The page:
Memorial Day in 1944 was the biggest happening in Gettysburg since Lincoln spoke at the National Cemetery in November of 1863. An estimated crowd of 11,000 including Governors from 37 states attended the annual event.
The most photographed man that day was Thomas E. Dewey, Governor of New York and leading candidate for the Republican presidential nomination.
Nancy and I were Seventh Graders, and I was a Boy Scout assigned to a position on the square probably to assist the police in crowd control during the Parade. As the Governors passed by on their way to the National Cemetery, Governor Dewey’s car stopped just in front of where I was standing.
The window on his car was open and when he extended his hand toward me, I responded with a good firm Boy Scout handshake.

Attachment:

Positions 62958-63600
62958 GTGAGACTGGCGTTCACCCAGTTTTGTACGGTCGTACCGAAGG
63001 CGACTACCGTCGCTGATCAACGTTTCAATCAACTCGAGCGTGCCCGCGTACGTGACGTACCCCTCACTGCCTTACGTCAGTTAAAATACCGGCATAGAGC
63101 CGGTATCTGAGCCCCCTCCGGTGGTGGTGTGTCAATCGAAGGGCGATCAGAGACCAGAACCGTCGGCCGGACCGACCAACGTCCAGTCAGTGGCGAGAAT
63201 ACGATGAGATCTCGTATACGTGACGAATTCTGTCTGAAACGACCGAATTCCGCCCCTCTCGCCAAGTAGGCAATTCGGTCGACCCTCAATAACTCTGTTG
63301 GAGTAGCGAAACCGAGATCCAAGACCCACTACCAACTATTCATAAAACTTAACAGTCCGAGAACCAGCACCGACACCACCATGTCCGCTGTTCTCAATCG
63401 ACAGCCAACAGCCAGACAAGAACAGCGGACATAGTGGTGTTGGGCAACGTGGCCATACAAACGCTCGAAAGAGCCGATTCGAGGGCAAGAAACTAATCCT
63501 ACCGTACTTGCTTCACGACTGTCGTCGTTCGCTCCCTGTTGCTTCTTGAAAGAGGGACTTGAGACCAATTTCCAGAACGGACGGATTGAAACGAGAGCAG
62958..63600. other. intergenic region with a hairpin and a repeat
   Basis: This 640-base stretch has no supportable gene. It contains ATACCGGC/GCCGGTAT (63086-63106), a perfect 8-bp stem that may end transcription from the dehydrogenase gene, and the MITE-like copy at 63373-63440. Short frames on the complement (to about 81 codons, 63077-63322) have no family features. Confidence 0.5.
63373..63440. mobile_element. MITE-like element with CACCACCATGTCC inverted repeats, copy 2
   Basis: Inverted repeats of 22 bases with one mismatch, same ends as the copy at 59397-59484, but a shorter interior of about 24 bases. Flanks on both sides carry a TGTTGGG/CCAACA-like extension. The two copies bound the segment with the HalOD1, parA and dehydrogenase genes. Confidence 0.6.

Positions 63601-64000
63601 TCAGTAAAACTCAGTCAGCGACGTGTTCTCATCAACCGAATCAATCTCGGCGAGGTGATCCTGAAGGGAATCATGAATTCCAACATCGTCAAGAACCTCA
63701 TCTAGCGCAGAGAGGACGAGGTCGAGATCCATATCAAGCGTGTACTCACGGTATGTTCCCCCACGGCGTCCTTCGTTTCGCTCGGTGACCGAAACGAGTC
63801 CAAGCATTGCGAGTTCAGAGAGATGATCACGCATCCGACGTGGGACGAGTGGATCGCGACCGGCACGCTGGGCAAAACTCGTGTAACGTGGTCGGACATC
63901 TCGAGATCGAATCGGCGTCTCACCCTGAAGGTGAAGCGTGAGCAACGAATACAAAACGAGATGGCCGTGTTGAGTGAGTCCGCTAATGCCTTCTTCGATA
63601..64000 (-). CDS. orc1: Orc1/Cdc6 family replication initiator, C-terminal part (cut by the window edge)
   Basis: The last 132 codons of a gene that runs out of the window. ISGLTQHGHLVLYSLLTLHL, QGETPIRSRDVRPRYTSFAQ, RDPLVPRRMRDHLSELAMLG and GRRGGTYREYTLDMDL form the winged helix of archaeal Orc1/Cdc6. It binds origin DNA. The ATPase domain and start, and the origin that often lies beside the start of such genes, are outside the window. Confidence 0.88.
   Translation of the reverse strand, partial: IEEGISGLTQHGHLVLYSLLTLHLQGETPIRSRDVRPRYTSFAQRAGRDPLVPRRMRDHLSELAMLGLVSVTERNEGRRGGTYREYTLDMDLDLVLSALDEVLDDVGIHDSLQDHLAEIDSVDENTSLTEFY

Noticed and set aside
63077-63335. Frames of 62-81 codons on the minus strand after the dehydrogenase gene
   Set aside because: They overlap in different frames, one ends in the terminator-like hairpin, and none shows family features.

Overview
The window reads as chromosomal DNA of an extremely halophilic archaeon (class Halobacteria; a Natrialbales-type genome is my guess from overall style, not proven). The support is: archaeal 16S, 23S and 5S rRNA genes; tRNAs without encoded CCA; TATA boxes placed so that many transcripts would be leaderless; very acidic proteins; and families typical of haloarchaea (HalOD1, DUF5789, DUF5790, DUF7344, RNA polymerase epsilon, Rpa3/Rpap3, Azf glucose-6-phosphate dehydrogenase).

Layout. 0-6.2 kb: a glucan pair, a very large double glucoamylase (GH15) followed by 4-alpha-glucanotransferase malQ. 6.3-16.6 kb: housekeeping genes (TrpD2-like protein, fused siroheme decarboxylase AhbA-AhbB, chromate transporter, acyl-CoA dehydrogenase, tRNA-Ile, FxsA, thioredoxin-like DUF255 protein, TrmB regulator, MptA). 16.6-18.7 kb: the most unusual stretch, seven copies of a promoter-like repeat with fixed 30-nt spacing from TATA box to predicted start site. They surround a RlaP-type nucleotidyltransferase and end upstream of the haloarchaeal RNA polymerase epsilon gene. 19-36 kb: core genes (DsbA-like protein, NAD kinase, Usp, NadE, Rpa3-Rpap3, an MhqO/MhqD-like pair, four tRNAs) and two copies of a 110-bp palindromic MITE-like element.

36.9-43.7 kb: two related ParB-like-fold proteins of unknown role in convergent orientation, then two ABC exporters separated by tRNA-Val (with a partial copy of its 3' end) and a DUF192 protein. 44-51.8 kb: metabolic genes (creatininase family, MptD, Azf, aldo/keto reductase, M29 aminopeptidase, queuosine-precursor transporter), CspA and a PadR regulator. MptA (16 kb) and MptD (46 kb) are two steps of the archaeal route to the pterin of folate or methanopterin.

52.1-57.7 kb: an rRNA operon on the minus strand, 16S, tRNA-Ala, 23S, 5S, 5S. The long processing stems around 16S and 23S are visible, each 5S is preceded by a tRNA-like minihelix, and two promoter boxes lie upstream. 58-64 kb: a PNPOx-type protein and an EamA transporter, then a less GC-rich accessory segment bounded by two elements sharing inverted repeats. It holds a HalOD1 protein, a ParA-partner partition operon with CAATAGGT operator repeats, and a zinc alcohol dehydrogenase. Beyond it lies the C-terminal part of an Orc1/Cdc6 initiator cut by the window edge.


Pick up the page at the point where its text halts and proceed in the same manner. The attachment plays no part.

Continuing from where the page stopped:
Almost a thousand children from Lincoln, Meade and High Street Schools participated in the Parade that day. Each child carried an armful of flowers which were carefully placed on the headstones in the Cemetery. According to reports, the Governors were visibly impressed. Some called the sight inspiring.
That afternoon, the Governors and a huge crowd attended the formal program in the Cemetery which was broadcast on 200 radio stations across the country
While Governors, school children, residents and visitors observed Memorial Day in Gettysburg, a headline in the local paper the next day reported that British troops were only 17 miles from Rome as World War II continued in Europe.